Before you call people ... it wasn't me.
Amanda Telford dropped off her 19 year old severely autistic son at the offices of Developmental Services Ontario. She and her husband are no longer able to care for him. In the last week, he has wandered away from their home twice and swallowed enough pills to require a trip to the hospital.
The Telfords say they've done everything they can to take care of their son and Amanda Telford describes it as a "brutal decision" to give him over to the government.
I find myself looking at the story with both gut-wrenching sympathy and suspicion. A quick glance through the comments shows I'm not alone in my mixed reactions.
Abandoning a child, for whatever reason, bothers me. No matter how deeply isolated their son, he will eventually become upset at not seeing his parents any more. I imagine him as being frightened, going through the upheaval of unexpected change.
On the other hand, I applaud people who know when to ask for help. There have been many examples of families who didn't and those ones make headlines, too. In 2012, a mother shot herself and her 22 year old autistic son. In 2009, a father killed himself and his 11 year old autistic child. And those are just the first two results in a google search.
I'm appalled that there isn't an alternative for families who are pushed to the breaking point. A parent should not have to choose between complete abandonment and total responsibility (I don't include murder in the options). There should be some kind of middle road available where families can get support but still remain involved.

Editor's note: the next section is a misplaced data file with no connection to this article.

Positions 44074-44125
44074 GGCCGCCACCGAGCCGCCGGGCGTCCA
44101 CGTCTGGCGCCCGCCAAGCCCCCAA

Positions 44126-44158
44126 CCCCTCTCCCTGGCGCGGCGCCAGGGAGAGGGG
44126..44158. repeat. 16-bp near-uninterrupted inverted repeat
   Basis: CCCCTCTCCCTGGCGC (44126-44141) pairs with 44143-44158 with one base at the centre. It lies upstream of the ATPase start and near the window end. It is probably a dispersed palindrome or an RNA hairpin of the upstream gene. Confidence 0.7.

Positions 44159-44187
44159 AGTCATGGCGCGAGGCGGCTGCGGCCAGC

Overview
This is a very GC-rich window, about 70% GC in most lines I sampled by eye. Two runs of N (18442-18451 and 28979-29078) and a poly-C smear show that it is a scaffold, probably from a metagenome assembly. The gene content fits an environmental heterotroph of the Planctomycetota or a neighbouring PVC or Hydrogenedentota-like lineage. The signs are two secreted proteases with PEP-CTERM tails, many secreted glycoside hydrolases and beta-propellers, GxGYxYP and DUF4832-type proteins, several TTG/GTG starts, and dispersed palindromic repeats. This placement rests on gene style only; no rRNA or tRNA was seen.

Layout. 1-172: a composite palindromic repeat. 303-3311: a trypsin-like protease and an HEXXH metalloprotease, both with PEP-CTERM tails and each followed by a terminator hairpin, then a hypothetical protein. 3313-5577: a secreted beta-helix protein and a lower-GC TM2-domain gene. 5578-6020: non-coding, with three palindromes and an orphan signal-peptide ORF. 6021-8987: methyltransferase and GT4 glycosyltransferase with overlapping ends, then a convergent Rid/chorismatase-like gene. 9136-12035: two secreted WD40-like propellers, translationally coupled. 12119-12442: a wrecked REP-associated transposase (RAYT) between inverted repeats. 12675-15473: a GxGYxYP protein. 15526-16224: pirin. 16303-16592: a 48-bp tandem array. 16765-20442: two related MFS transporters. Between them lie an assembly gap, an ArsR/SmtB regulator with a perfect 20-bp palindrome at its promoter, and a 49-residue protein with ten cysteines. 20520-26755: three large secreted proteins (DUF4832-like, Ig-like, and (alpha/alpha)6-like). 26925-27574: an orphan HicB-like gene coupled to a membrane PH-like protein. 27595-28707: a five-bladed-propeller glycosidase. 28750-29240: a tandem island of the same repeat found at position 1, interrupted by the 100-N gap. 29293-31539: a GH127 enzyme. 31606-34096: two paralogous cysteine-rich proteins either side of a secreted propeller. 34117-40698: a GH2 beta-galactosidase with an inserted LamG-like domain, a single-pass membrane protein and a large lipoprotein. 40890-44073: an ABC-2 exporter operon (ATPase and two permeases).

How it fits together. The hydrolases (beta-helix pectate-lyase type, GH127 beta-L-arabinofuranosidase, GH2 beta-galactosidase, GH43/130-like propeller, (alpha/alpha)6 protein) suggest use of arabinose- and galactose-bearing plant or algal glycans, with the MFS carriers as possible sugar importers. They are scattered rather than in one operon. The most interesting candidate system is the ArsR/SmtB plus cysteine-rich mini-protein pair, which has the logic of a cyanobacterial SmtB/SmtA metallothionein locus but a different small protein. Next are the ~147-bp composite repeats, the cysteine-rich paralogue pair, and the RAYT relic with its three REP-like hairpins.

I think the social image of the all-giving mother hurts us here. And since we're busy trying to coax dads into the same give-until-you-fall model, I don't see it changing. If you're taking care of a parent with Alzheimer's, there are respite services you can call to say that you need a break. But there aren't services like this for children, small or adult. Because that's part of the contract we apparently all signed when the pregnancy test came back positive: no matter what, parents are supposed to take care of their kids.
It's a frightening reality that parents of special needs children have to face. There may not be an end date on our responsibilities. Caring for children is exhausting but when there may not ever be a significant improvement, that's terrifying and demoralizing. The truly insulting part is when we are berated for "not being positive" or "giving up" because we acknowledge this unspoken potential reality.
We like to believe in the inherent fairness of the universe. If we do the right things, good results will follow. But there may not be a magic combination which unlocks a miraculous recovery. No matter what diets, therapy or medication we try, it might not be enough. I think this is why the Telfords are receiving backlash. If they've reached this point, it is seductive to believe they must have screwed up.
But they might have done everything right and still ended up with less than nothing.